Carbon tax versus income tax.

I’m going to write about a subject within the realm of economics today. It’s not a world that I particularly feel comfortable with. It’s certainly not something that I have studied in great detail, even in my economics course in college. The lessons there went in one ear and out the other by the time the semester was over. Then again, when the teacher made every test open notebook, and told us exactly what the test was going to be ahead of time, I somehow doubt that I would have retained too much of the subject. But as usual I heard something somewhere, and it got me thinking. My blog posts usually tend to be reactionary as opposed to research papers anyway, so I shouldn’t feel too weird about it. But as this is really something that I don’t have a lot of experience with, I felt that I should have started with a preface of caution this time.

I was listening to the latest podcast of “This American Life” today, which was about global warming. At one point a politician was talking about introducing the carbon tax, and to appeal to the conservatives (of which he was one) he said we could balance this out by cutting the income tax. This is an idea that I can get behind, even though I don’t normally like his politics. First, let me make a point about income tax. Even if I don’t agree in the government we have or capitalism, I agree that if we’re going to have a democratic republic in a capitalistic society we’re going to need taxes. This is especially true if we’re going to need to fund what little socialistic programs we have left. However, we need to be more careful about what we tax.

If they want to have taxes on alcohol and cigarettes, fine. I’m willing to pay a little extra on my beer in order to help somebody who needs welfare. Those are items people voluntarily buy, but they buy it often, and the guilt trip can be an effective way to convince them to pay taxes on those products. Likewise, if the government ever does the right thing and legalize other recreational drugs, those can be taxed even more heavily. With income tax, however, we don’t have that guilt trip. There are plenty of people out there that don’t want to work. Even with a tough job market, people don’t want to feel like they’re working in order to pay the taxes on the work that they’re doing. They should reap the rewards of what they do.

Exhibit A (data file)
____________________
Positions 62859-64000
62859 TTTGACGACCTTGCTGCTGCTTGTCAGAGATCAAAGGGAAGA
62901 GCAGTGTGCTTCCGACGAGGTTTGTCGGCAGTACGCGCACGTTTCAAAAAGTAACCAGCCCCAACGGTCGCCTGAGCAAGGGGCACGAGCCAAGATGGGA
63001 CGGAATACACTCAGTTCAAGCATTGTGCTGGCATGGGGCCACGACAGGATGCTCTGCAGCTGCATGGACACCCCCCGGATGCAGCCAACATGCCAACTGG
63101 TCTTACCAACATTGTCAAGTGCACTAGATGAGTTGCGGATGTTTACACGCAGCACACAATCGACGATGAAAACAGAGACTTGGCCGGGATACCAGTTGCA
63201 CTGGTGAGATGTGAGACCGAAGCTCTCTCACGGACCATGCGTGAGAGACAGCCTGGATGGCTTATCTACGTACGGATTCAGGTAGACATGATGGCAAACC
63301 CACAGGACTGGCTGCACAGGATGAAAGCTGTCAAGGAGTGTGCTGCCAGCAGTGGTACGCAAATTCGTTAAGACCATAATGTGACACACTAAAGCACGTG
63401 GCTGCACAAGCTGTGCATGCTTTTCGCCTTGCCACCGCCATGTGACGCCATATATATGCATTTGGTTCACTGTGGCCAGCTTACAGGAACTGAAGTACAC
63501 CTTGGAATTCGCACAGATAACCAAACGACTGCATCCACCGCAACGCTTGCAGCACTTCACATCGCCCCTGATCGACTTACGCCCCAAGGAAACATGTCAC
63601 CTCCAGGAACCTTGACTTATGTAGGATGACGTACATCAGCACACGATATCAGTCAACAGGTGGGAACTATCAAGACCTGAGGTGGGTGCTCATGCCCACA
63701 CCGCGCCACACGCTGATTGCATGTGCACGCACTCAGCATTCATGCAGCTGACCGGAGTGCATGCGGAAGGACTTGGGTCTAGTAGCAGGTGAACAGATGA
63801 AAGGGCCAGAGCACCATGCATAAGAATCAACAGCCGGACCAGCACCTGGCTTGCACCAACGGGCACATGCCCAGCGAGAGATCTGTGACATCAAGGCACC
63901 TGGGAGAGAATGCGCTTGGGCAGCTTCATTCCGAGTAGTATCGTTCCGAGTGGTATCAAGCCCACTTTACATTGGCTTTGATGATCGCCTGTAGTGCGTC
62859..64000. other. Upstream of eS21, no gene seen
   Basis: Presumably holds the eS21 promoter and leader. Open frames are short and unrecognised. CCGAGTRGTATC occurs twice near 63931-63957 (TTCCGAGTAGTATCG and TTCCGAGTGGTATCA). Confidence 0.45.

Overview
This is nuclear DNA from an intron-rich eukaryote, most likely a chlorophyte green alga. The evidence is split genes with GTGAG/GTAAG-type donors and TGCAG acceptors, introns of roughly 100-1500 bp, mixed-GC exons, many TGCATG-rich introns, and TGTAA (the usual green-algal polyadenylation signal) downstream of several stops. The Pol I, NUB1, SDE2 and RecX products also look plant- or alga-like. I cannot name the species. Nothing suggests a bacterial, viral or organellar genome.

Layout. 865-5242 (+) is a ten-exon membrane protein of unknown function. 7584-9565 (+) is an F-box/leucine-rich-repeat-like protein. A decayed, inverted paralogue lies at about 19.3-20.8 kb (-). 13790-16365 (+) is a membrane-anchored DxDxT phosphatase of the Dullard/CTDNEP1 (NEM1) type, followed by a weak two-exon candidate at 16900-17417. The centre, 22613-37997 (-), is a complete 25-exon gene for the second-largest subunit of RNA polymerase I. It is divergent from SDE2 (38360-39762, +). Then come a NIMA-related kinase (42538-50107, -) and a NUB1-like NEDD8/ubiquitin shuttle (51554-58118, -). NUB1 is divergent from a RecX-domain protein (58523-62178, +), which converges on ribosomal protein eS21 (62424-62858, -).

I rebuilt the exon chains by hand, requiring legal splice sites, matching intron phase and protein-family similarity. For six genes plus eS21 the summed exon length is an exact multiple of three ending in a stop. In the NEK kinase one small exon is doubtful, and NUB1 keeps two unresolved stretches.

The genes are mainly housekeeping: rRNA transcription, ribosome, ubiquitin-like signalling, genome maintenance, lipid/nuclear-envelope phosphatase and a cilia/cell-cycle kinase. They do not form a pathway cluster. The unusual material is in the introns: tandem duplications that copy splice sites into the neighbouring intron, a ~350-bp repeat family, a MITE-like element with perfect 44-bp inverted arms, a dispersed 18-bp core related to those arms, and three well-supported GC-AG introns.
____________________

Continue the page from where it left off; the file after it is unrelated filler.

With carbon tax, on the other hand, the whole idea is that people who generate too large a carbon footprint will be inspired to decrease emissions if they have to pay more for them. This may not seem like a trade-off, but there’s no way that we’re going to decrease carbon emissions that quickly to offset what we’re losing on the income tax. I may not be prudent to make the decrease in income tax and the increase in the carbon tax match dollar for dollar. Here’s the point where I have to leave off the economics side of things as math is not my strong point.

By the way, you may be wondering why I’m supporting a carbon tax and decrease in carbon emissions when I’ve already mentioned my skepticism in global warming. I never said that I reject it completely, but that I’m just not convinced. I’m not one of those conservative politicians owned by oil companies that believes that it’s all a hoax. However I do think that there are too many environmentalists whose hearts are in the right place, but not their brains, and they go too far with their conclusions and actions. Nevertheless it’s still a theory that we should pay attention to. Besides, I refer to a famous cartoon that was originally published in USA Today:

It’s not exactly like we would be doing anything wrong by adapting greener methods of living. There’s plenty of benefits to the methods proposed even if it does turn out that global warming isn’t real, or as bad as we thought. Besides, with some of the cost-saving methods I’ve been using lately I’ve been living a little greener. I guess that raising prices do help. It seems that the old ways of living are getting expensive, and that may not be a bad thing.

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